What Is a Digital Supply Chain? An SAP Exec Answers

The software company’s president of digital supply chain and manufacturing discusses the ramifications of weaving a digital thread from warehouses to the final customer.

Brian Buntz

December 4, 2018

4 Min Read
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Casually reflecting on how an everyday object, whether it’s a glass bottle or smartphone, came into being can be mind-bending. On the one hand, there’s the flow from idea to a product on the production-line to warehouses and distribution centers. On the other is the similar flow of raw materials or components needed to manufacture the good in question. “It’s a very fluid movement, which supply chain professionals really love,” said Hala Zeine, president of digital supply chain and manufacturing at SAP. “And most of us as humans, when we see it, we’re always in complete awe.”

But as Zeine’s title suggests, she is focused on digitizing the traditional supply chain. Essentially, that involves weaving a digital thread throughout the various links in the supply chain. “I want to entangle the physical and digital world so that you can manipulate the physical world digitally,” she said. “And you can enhance it, you can simulate it.”

One element of accomplishing this objective is the Internet of Things. Connected sensors can provide a voice of an asset. In addition, the digital thread weaves in information about products or equipment, so supply chain professionals gain access to a true digital representation to the physical world. That gives supply chain professionals the ability to simulate and ultimately wield control over the physical world. “It empowers all of the users and all the professionals in the supply chain and gives them the visibility they need to do their job with a lot less stress,” Zeine said.  

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hala.zeine_.pngThe concept of a digital supply chain provides the logistics industry with the opportunity to rethink processes — to change how people work, as well as customer experience. “Think about how in our consumer life how Uber or Lyft car reimagined the supply chain,” Zeine said.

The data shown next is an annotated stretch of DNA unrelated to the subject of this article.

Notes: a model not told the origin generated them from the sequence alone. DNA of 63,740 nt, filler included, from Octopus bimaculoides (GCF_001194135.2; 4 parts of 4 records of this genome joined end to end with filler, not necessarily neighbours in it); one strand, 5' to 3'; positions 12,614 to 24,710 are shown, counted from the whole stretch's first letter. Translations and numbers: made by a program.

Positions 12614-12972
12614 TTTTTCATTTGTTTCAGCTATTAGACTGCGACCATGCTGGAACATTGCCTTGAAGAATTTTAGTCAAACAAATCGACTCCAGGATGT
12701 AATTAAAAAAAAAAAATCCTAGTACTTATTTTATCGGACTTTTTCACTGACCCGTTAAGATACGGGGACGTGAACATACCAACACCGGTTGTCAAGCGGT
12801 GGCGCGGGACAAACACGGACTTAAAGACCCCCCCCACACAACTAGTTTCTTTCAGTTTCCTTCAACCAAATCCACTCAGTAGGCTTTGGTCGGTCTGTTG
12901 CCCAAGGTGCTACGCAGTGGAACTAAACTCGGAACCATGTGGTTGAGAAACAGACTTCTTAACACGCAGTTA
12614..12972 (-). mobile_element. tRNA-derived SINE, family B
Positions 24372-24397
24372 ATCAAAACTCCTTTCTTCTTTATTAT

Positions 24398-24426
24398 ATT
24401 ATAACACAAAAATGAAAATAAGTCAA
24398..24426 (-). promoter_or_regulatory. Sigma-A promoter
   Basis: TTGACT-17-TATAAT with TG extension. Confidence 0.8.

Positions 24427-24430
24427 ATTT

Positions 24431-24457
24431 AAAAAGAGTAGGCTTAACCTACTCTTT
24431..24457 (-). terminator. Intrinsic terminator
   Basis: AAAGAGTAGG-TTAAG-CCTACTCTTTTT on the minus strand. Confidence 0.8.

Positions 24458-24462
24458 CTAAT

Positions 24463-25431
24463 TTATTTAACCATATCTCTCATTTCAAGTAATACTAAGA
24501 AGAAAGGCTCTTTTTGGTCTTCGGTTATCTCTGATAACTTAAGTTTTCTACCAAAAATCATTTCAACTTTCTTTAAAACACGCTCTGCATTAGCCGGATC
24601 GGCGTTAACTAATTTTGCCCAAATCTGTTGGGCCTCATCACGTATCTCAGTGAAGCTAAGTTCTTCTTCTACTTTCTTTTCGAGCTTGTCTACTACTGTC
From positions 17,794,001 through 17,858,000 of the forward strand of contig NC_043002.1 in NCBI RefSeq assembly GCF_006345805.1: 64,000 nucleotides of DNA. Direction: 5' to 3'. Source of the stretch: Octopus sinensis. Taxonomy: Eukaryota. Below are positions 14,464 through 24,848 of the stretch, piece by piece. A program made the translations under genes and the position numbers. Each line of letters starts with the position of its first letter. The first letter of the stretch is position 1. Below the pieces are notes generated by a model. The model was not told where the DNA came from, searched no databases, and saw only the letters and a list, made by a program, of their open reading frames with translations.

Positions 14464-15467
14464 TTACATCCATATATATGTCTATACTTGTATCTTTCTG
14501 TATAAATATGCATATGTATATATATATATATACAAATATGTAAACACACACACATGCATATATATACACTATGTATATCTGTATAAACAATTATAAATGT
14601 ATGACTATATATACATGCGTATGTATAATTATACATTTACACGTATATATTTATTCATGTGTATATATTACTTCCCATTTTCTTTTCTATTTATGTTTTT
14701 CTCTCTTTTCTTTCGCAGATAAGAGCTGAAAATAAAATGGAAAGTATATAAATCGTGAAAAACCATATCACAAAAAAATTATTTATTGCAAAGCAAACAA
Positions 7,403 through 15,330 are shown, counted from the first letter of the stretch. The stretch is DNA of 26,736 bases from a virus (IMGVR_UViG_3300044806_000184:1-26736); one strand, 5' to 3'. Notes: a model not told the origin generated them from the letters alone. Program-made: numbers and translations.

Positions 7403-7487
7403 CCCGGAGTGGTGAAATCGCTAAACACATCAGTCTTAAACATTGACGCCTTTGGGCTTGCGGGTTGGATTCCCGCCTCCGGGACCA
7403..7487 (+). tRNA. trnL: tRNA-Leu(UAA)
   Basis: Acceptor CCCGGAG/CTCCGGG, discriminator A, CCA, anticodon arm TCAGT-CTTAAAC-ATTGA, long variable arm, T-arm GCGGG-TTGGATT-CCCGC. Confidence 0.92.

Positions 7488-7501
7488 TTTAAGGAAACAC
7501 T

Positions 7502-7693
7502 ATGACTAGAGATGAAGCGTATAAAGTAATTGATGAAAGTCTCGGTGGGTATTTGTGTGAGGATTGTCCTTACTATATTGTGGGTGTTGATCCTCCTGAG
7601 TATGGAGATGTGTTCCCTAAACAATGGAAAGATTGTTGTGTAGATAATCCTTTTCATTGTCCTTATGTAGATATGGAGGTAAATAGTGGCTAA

There is, of course, risk involved in deploying any new technology. Forrester notes in its “Predictions 2019: Transformation goes pragmatic” report that “more than 50 percent of digital transformation efforts stalled” this past year. In any case, it is not necessarily simple to gauge how long the time to value might be for a digital supply chain investment. It depends on a lot of factors such as how an organization’s supply chain is structured. “But we do see a couple of areas that are creating very big change. One is machine learning, which we talk about all the time in the technology world,” Zeine said.

Machine learning can be leveraged to more accurately model the flow of products based on myriad data points. “Planning with machine learning allows us to be able to learn from patterns to take [into account] what the salespeople are telling us and what the marketing people are telling us,” Zeine said. But the technology can also factor in behavioral patterns and calculate how they might be influenced by weather, politics or whatever is happening in the economy. Machine learning techniques can become progressively more accurate at predicting consumer demand and adjusting inventory dynamically as a result. “You can still fulfill your customer demand, but you have to produce less, you save money, and at the same time, you also help protect the environment,” Zeine said.

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Another consideration for digital supply chain initiatives is compensating for human error, which can be a problem throughout the supply chain — from planning to delivery. “There are various technologies to be able to help [detect and mitigate] that error much faster, so that you as the customer don’t feel it,” Zeine said. “You should have noticed the wrong package went into the wrong route within two seconds, and then you could have done a pick and pack and put in a second shipment going on the right track right away.”

So in the above scenario, the customer likely wouldn’t have noticed the error. “Ultimately, the customer experience is what really counts,” Zeine said.

Some of the most-central questions SAP’s supply chain teams ask when evaluating digital technologies are the basic questions of: What am I really trying to optimize? What’s the business value that I want to get out of this? And how does this help me make my customer experience so much better?” “I truly believe that a great customer experience is based on a great product experience,” Zeine said.

About the Author(s)

Brian Buntz

Brian is a veteran journalist with more than ten years’ experience covering an array of technologies including the Internet of Things, 3-D printing, and cybersecurity. Before coming to Penton and later Informa, he served as the editor-in-chief of UBM’s Qmed where he overhauled the brand’s news coverage and helped to grow the site’s traffic volume dramatically. He had previously held managing editor roles on the company’s medical device technology publications including European Medical Device Technology (EMDT) and Medical Device & Diagnostics Industry (MD+DI), and had served as editor-in-chief of Medical Product Manufacturing News (MPMN).

At UBM, Brian also worked closely with the company’s events group on speaker selection and direction and played an important role in cementing famed futurist Ray Kurzweil as a keynote speaker at the 2016 Medical Design & Manufacturing West event in Anaheim. An article of his was also prominently on kurzweilai.net, a website dedicated to Kurzweil’s ideas.

Multilingual, Brian has an M.A. degree in German from the University of Oklahoma.

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